Published online Dec 26, 2016. doi: 10.4252/wjsc.v8.i12.396
Peer-review started: June 3, 2016
First decision: July 5, 2016
Revised: July 26, 2016
Accepted: September 21, 2016
Article in press: September 22, 2016
Published online: December 26, 2016
Autophagy in eukaryotic cells is a constitutive process and functions as a homeostatic mechanism; it is upregulated in response to specific stress stimuli such as starvation, hypoxia and as oxidative stress. In addition to playing a crucial role in adaptive responses to different stimuli, autophagy is also required for intracellular quality control. This second aspect is important to prevent the activation of pathological processes. Autophagy also plays a central role in cellular development and differentiation because it is involved in the regulation of energetic balance. This final aspect is critical for maintaining proper bone and muscle function as well as to prevent any pathological changes. Therefore, identifying new molecular targets involved in autophagy is critical to assure a good quality of life.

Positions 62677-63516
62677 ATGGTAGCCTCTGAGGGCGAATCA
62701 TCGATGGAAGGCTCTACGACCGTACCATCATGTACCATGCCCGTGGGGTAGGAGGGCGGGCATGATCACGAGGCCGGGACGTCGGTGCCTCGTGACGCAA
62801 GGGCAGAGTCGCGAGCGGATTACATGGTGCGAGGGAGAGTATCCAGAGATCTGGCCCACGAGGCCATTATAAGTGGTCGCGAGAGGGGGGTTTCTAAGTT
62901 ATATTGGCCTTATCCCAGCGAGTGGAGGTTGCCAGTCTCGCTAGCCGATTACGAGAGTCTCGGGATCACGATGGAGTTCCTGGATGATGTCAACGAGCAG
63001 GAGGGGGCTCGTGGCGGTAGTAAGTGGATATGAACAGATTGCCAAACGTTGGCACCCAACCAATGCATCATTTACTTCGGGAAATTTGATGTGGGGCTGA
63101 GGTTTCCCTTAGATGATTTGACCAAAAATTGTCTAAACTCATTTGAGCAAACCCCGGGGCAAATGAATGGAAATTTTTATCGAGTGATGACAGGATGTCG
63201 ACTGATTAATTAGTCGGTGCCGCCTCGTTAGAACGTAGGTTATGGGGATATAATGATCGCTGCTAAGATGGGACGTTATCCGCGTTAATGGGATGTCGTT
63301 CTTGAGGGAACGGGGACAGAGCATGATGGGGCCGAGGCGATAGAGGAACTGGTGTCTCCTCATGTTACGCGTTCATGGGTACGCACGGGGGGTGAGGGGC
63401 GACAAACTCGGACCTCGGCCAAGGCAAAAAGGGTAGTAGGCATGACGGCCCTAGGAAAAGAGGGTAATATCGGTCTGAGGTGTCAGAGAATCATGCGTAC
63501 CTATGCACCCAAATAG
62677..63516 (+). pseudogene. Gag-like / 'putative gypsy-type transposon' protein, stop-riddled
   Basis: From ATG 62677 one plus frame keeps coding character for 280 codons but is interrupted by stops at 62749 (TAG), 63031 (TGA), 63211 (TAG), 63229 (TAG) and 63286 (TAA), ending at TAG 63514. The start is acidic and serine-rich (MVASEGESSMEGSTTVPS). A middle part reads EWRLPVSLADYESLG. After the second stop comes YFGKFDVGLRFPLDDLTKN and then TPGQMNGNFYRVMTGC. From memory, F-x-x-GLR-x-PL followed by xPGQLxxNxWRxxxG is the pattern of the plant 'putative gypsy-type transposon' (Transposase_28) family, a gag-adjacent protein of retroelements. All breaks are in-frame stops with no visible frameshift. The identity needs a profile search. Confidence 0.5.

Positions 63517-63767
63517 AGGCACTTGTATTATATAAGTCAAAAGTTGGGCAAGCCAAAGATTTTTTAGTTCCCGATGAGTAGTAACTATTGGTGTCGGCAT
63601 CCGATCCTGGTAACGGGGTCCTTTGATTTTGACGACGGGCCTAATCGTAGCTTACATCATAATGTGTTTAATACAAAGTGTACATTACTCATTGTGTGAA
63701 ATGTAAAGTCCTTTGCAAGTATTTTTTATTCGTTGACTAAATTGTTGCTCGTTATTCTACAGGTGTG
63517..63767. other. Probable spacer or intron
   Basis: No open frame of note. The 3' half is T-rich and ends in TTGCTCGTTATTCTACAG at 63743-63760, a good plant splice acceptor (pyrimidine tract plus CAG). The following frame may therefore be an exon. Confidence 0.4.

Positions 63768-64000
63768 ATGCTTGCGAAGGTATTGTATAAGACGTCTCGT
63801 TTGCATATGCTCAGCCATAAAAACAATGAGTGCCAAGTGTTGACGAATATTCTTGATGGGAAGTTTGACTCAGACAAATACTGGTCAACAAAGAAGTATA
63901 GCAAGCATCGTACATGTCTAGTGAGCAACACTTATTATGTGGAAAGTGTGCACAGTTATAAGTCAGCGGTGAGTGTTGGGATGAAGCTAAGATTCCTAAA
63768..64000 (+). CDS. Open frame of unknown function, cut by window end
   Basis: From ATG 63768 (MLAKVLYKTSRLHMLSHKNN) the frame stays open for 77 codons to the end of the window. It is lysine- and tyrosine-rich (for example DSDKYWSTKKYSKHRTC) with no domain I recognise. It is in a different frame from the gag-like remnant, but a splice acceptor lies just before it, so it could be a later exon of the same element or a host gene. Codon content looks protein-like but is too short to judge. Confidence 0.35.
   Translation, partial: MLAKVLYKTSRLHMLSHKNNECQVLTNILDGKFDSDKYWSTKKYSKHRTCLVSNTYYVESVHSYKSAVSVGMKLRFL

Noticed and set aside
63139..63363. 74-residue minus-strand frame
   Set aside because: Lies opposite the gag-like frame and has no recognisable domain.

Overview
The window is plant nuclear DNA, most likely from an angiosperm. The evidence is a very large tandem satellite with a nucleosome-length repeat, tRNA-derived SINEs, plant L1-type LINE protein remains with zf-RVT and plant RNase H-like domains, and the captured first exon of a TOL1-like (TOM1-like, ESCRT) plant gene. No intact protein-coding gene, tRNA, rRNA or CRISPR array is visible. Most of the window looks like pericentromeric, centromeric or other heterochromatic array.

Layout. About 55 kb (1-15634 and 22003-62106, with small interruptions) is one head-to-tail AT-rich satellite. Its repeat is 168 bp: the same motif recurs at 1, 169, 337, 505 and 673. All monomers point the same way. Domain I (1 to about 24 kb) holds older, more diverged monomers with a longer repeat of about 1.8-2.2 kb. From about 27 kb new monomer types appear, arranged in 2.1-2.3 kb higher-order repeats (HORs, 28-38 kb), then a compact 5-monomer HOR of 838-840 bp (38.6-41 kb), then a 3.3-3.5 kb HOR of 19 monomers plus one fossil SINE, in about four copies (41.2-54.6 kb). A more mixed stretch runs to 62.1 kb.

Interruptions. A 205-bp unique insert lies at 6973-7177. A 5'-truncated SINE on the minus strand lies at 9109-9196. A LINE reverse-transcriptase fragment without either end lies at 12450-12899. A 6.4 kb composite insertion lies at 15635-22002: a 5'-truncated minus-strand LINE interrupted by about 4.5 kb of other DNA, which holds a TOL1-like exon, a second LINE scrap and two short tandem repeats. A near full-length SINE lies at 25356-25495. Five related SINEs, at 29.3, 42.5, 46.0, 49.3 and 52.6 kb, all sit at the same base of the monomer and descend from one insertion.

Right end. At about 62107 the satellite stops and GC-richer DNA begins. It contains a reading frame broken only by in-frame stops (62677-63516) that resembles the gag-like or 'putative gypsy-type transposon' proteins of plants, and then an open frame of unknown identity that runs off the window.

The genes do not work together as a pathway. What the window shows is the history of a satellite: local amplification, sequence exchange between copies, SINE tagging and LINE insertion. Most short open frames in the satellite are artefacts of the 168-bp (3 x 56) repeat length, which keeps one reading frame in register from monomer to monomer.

Core tip: Autophagy is a major catabolic process in eukaryotic cells in which damaged macromolecules and organelles are degraded and recycled. Several studies have demonstrated its crucial role in bone and muscle cell homeostasis. Deficiency or dysfunction in autophagy can result in pathological conditions such as osteoporosis and sarcopenia, which are associated with ageing. It is important to understand the role of the macromolecules involved in autophagy to devise how to counteract its decline and to hinder irreversible cell damage.